Christoph Reuter reports: Every day, children from the Salaheddin district of Aleppo meet at the local playground. They play war as the real one rages just a few meters away. But the graves are slowly encroaching.
Majid, what are you doing? “I’m watering mommy.” Majid drags a large, blue bucket — so full that he can hardly carry it — across the withered grass. But why are you watering your mother?
The 13-year-old looks puzzled, as though it were the kind of idiotic question that only outsiders might ask. “Because she’s right here,” he says and pours the water onto a mound surrounded by a few stones meant to mark the site as a grave. An old pine tree offers a bit of shade, but so far, nothing seems to have taken root at the place where Majid’s mother is buried. “I have to water it. Then something will grow for sure,” he says with a steady voice as he heads back to refill his bucket.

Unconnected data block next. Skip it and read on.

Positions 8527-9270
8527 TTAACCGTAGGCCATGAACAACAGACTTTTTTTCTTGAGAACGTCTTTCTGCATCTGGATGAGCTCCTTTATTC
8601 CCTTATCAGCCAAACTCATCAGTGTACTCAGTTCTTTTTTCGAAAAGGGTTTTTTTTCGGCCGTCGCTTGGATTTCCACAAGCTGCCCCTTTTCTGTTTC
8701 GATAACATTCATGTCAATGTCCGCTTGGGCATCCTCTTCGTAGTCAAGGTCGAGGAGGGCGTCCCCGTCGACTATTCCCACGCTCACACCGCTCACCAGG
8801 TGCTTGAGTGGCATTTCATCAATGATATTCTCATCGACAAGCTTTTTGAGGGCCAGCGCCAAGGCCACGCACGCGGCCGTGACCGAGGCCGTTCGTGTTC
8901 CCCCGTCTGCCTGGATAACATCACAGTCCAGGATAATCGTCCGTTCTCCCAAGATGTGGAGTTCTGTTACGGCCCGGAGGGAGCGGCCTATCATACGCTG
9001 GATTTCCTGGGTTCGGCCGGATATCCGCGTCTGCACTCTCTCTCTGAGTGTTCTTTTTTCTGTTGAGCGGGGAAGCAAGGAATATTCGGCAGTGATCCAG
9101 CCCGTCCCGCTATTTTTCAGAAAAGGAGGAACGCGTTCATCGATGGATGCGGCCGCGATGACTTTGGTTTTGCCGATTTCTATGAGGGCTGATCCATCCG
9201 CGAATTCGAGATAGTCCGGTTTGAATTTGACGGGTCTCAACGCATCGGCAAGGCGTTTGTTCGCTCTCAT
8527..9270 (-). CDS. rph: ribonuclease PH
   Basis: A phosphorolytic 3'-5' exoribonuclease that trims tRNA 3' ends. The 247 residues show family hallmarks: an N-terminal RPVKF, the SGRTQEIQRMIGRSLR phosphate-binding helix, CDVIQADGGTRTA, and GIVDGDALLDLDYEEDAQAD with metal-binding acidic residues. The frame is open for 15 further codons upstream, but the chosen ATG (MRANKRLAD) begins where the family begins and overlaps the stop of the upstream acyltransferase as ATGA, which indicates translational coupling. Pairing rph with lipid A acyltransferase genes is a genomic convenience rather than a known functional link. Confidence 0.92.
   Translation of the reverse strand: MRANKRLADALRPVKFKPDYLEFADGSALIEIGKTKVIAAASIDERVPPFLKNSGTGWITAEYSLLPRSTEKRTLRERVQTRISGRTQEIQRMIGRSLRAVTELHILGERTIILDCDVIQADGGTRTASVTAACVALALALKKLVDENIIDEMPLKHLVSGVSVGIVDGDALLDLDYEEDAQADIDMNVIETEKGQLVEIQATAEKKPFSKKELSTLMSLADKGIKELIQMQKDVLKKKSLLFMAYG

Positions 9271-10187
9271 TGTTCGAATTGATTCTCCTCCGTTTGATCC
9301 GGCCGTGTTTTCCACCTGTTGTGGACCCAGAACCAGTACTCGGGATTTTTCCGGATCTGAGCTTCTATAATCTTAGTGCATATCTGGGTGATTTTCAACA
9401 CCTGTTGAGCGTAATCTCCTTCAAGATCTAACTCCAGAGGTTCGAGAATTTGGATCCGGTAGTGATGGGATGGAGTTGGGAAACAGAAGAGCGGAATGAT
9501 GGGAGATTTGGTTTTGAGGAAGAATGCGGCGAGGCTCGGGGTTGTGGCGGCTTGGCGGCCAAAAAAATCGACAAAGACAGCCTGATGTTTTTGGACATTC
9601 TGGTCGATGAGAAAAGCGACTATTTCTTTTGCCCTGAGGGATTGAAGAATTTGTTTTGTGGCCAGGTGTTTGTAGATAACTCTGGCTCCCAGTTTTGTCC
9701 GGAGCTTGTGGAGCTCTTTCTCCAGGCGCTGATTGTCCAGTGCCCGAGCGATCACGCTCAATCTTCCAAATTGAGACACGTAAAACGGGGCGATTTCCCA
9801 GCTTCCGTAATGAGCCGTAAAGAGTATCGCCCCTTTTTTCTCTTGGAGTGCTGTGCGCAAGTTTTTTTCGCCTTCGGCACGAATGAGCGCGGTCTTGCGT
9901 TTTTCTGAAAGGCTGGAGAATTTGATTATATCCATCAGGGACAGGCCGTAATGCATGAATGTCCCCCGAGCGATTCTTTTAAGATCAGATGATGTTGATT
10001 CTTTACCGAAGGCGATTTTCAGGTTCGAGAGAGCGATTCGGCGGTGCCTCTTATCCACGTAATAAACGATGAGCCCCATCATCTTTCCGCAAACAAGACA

Majid’s mother died in the summer, but nobody in the family had enough money for a proper gravestone or even a border for the site. She died “because of her heart,” Majid says “in her mid-30s.” He can’t be more precise than that; nobody in Aleppo really asks anymore why someone is dead. Majid drags a third bucket-full to the grave, as though seeking to atone for something he played no part in, as if he could score a tiny victory against all the dying. [Continue reading…]